My family´s reaction is quite strange all in all. In the end I was suspecting that the sexual abuse had taken place in my family. I never confronted anyone in my family with this, though I made allusions. I only ever talked to my mother, and yet everybody else seemed to know about everything. They never talked to me as a family, though. I felt like while they were passing information among each other (especially my mother and sister), they never made a joint effort at winning me back. Sometimes I wonder if that actually was their goal, ever. I feel like they just let me slip away, let me believe things which were not true and only protested when it threatened their image as a family.

My father was staying out of everything. He was just disgusted with my cutting and my threats of suicide.

My mother was indifferent, apart from that one occasion. She was the worried mom, sure, listening to me and going to see the therapist, but that was it. She was never even curious if my suspicions were right or not. She never gave an opinion on anything I said unless it threatened the family image.

My sister was completely intolerant. She wouldn´t have anything that sounded like an allusion. Her reaction was always harsh.

I never noticed any genuine love or concern in anything they said and did back then. They were disgusted with the entire issue of mental health problems, showing empty concern without ever stating an opinion, or reacting with aggression. You could argue that I didn´t deserve love or concern after my suspicions against my family. For a long time I thought that I ought to be feeling a whole lot more guilty. That I was somehow repressing the guilt and shame which I simply had to be feeling, because how much more severe does a crime against the family get? Granted, I had never publicly declared them rapists, but other than that?

But maybe this feeling is not so much a result of the actual severity of my guilt, which I still find hard to judge. Maybe it is first and foremost a result of their reaction.

About a year later I apologized to them. Not explicitly for my suspicions, but for “everything from last year”. My parents´ reaction was very distanced, hesitant in a way. They told me my apology “had not been necessary; it hadn´t been my fault”. And yet our relationship did not recover. My father later told me they had been moved by my apology, but I never saw any evidence of that. When I later apologized to my sister, too, she was fairly hesitant, too, asking me what had prompted this.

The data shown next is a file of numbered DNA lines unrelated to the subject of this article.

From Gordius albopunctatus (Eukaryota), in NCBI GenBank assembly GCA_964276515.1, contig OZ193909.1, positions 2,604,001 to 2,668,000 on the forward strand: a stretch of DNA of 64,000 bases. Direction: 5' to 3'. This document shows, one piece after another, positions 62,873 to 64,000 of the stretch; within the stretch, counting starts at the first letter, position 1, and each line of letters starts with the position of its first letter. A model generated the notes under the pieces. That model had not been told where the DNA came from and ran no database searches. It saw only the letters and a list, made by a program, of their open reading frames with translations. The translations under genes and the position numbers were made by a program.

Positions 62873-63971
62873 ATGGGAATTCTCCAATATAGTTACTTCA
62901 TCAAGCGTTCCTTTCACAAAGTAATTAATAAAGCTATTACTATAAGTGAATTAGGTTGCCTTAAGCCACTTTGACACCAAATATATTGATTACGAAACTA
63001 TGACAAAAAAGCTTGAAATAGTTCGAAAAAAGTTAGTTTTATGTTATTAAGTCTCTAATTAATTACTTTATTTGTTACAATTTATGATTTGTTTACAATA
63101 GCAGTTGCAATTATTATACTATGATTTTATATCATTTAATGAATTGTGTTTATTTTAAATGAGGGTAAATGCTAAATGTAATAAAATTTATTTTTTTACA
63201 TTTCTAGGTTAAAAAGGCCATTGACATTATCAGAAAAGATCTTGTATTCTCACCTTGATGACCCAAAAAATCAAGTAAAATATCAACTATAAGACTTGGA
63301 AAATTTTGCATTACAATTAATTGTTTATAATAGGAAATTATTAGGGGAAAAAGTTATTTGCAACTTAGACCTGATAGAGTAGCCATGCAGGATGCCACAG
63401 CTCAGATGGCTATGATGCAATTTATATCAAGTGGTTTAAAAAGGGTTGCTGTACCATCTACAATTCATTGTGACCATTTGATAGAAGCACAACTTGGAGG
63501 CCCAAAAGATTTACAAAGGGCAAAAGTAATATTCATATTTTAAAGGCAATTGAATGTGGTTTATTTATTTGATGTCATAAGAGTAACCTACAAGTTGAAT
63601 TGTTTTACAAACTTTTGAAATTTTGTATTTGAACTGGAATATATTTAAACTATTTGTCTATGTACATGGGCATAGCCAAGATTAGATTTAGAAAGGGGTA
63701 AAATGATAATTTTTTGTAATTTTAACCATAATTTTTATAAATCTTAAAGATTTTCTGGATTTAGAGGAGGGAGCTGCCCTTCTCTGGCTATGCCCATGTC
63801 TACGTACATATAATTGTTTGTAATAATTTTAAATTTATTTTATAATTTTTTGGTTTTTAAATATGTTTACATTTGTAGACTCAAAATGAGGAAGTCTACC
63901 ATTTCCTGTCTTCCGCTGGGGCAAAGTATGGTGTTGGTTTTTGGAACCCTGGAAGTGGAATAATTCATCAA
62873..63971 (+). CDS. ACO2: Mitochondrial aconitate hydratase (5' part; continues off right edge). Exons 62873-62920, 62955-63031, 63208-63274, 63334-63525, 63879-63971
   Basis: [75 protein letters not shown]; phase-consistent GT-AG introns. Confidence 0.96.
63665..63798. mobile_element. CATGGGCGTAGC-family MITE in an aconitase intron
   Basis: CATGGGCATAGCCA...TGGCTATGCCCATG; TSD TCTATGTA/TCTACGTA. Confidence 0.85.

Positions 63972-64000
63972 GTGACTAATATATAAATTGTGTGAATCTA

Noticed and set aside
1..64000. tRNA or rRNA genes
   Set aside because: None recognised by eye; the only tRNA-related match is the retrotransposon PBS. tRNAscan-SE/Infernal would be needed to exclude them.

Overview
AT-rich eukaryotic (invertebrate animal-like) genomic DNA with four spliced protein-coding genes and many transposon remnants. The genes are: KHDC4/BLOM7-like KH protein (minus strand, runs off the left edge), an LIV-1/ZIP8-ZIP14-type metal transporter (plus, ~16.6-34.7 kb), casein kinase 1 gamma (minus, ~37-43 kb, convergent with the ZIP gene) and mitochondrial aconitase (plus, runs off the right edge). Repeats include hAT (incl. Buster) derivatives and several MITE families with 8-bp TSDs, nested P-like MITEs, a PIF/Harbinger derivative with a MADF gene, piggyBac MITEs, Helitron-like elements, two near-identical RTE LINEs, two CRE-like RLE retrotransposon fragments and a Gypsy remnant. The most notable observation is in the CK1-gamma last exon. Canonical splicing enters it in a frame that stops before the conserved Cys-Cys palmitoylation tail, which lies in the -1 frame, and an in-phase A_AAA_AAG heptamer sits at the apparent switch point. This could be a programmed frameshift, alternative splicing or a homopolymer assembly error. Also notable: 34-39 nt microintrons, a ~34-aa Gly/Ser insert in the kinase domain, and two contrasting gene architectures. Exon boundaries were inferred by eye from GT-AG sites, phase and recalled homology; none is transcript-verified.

Again, maybe their distrust is completely justified, maybe I have no right to their forgiveness. Of course I don´t. But I know how I react to apologies, and their reaction shows me that they weren´t too relieved, or happy to have me back or anything.



4 Responses to “Stuff I don´t like to think about”

  1. vicariousrising Says:

    This reminds me of when my dad told my therapist I was a liar. When my therapist asked my dad what I might be lying about, my dad said he didn’t know, but whatever I was saying in therapy was a lie.

    It was the clearest signal to me that perhaps I was not the fucked up one. Plus, I had a witness 😉

  2. I keep on wondering what my mother might have told my therapists. How did you find out about what your father said?

    • vicariousrising Says:

      He told me. My father wasn’t a patient. Plus, my therapist got really concerned that the level of denial from my father was a sign of even worse abuse that I may have either repressed or had been unable to bring up in therapy. My shrink said in 50 years of practice, he’d never heard such a blanket denial.

      If your mother wasn’t a patient, I guess it’s up to the therapist to decide how to use the information. I can’t imagine Stoneface would’ve known the right thing to do.

  3. My therapist at that time wasn´t Stoneface, thankfully. I saw three different female therapists while I was still underage. I guess I should try to get the notes. The diagnoses the second one gave me still puzzle me.

    Was that therapist able to help you?